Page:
Local historian Martin Spence explores the origins of the P-word
Let’s face it, Penge is widely regarded as a bit of a joke, and a lot of that is down to its name. But why exactly is the name thought to be so funny? Is it because it’s a single syllable? Is it the dialectical interplay between the initial plosive ‘P’ and the extended nasal ‘enge’? I have no idea. But those of us who choose to live here must simply learn to live it.
In fact, Penge is a very unusual place-name: the only pre-English, British place-name in Greater London. As we’d expect, most places around here have English names: Beckenham, Bromley, Croydon, Dulwich and Sydenham are all modern versions of good old English place-names which go back to Anglo-Saxon times. But Penge is older still. It derives from the British language spoken by the native population before the Anglo-Saxon settlement, the language from which modern Welsh is descended.
The name has two parts. The ‘Pen’ part means ‘head’ or ‘hill’ or ‘high’ or possibly ‘end’. The ‘ge’ part is a squashed survival of the word ‘coed’ which means ‘wood’. If Penge’s name were English, it would be something like Woodhill, or Woodhead, or Woodend, or High Wood, all of which would be sort of OK, but much less interesting, less exotic, than Penge.
How did this ancient British place-name survive so long? We know that this whole area was heavily wooded (it was part of the Great North Wood, remembered in ‘Norwood’), so maybe it was a sort of refuge, where British-speakers kept their own language alive while most of their neighbours came to speak English.
There are other place-names in South London which hint at the same thing. The ‘Camber’ in ‘Camberwell’ may be related to ‘Cymry’ which is the modern Welsh word for Welsh people. And in nearby ‘Walworth’ the ‘Wal’ element may be related to the word ‘Welsh’ itself. The implication is that, during the Anglo-Saxon settlement, English only became the dominant language very slowly, and for a while there was an ethnic and linguistic patch-work, with some British-speaking communities hanging doggedly on. And in one case – the case of Penge – the British place-name hung on for so long, and became so familiar to English-speakers as well, that it stuck.
Penge enters written history as ‘Paenge’ in a charter of 957, issued by King Eadwig:
Herto ge byreo se pude pe hatte Paenge . seofen milen . seofen furlang . and seofen fet embeganges. (“Hereto belongeth the wood that is called Penge, seven miles and seven furlongs and seven feet round about”).
The place to which Penge ‘belonged’ was the manor of Battersea, which then occupied a large swathe of South London. Battersea owned Penge for its woods, valuable both for grazing animals, and as a source of timber for building.
Incidentally, this link between Penge and Battersea continued for the next 900 years. Even today you can see a metal boundary post in Upper Norwood which reads ‘Battersea 1854’. This seems insane given that Battersea is nearly ten miles away. But in 1854 the post was quite correct: it was marking the boundary between Penge – then a “detached hamlet of Battersea” – and Croydon.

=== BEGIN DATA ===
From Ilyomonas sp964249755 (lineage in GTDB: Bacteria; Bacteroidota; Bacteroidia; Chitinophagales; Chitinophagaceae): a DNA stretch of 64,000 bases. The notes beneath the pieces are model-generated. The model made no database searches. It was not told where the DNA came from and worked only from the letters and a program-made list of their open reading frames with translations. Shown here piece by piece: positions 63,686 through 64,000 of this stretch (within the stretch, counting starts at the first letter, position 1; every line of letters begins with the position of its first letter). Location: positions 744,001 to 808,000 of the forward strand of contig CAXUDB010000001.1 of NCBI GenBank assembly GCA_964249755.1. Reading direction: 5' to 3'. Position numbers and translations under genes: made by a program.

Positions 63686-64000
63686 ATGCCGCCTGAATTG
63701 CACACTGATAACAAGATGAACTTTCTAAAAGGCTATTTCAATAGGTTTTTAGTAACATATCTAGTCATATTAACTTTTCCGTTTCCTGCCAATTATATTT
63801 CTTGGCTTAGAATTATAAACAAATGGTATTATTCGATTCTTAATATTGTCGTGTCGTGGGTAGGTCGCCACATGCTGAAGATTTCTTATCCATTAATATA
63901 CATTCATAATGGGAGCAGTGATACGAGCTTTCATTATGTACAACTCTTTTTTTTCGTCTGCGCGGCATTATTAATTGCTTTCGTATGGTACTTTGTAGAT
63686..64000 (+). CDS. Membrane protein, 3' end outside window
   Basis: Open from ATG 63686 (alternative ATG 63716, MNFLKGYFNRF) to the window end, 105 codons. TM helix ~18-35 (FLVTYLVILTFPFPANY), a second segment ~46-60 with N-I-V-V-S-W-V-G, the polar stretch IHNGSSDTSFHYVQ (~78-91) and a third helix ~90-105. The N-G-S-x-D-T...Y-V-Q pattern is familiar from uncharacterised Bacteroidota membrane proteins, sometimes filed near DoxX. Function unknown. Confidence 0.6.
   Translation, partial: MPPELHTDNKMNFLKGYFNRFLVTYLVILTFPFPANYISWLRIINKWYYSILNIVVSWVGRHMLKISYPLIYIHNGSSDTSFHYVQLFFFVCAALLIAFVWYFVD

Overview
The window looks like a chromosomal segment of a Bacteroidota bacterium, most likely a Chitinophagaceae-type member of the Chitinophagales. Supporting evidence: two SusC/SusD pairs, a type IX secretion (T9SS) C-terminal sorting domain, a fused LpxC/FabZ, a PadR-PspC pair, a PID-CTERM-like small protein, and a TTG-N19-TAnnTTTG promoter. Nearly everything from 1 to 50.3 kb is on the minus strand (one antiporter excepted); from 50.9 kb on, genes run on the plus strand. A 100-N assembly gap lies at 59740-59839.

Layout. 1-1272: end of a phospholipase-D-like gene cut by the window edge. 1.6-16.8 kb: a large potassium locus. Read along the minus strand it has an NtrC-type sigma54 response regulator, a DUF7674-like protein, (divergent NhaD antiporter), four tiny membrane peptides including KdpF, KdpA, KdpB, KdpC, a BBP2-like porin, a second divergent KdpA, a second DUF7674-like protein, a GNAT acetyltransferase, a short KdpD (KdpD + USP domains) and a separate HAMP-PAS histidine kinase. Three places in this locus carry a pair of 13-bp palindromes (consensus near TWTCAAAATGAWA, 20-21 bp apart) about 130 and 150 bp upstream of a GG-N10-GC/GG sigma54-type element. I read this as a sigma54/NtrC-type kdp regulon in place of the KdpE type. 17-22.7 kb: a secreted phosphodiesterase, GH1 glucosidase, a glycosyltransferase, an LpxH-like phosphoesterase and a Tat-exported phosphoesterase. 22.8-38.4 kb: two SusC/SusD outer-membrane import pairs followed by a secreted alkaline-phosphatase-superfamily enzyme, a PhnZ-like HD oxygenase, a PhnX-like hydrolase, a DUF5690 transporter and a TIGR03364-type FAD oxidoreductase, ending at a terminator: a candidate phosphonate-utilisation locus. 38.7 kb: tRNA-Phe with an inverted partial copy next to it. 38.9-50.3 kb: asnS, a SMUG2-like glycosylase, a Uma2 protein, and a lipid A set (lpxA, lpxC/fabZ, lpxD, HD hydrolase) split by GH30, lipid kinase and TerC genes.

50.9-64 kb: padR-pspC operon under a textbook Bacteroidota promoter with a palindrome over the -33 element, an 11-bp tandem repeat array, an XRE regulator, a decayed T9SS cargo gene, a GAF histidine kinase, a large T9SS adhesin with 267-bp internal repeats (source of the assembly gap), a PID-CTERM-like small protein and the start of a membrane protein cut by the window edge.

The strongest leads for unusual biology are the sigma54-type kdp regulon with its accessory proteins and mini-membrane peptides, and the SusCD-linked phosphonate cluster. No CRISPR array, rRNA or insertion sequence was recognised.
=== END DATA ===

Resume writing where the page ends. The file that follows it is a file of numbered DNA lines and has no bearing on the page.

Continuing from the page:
After 957, Penge’s next documentary appearance was in a charter of 1067. In that year, fresh from his victory at Hastings, William the Conqueror gave Battersea to the Abbot of Westminster – which meant that the Abbot was also entitled to “the hunting of the Wood which appertains to Battersea”, that wood being Penge.
There is another oblique reference in the Domesday Book of 1086, where Battersea’s wealth is said to include “wood for fifty hogs of pannage” – that is to say, enough acorn-producing woodland to graze fifty pigs. Again, this must be Penge, because Penge was the only extensive woodland that Battersea possessed.
An intriguing document from King John’s reign records a legal settlement between the Abbot of Westminster, and William de Ginnei and his wife Matilda from Beckenham. The settlement stated that “his wood of Pange” belonged to the Abbot; but it also granted William and Matilda, alone among Beckenham residents, extensive rights to graze their pigs, cattle and sheep in the woods. This looks like a pretty good result for a middle-ranking couple up against one of the most powerful churchmen in the land.
Even 400 years later, when Penge started to appear on printed maps, it was still identified as a wooded, rural, ‘green’ place. In John Speed’s 1610 map of Surrey it is shown as ‘Pensgreene’, and in John Rocque’s map of 1746 the cluster of houses around the Crooked Billet appears as ‘Penge Green’, with Penge Common stretching round to the north and west.
So, the next time some idiot pokes fun at Penge, you can round on them and say:
Aha! The joke is on you, my friend! For Penge is a unique survival from the ancient British tongue which is ancestral to modern Welsh!! I wonder if you can laugh at that!!!”.
And you will find that indeed they can.
You can read more about the history of Penge in Martin’s terrific book ‘The Making of a London Suburb: Capital Comes to Penge’, available in local bookshops and online.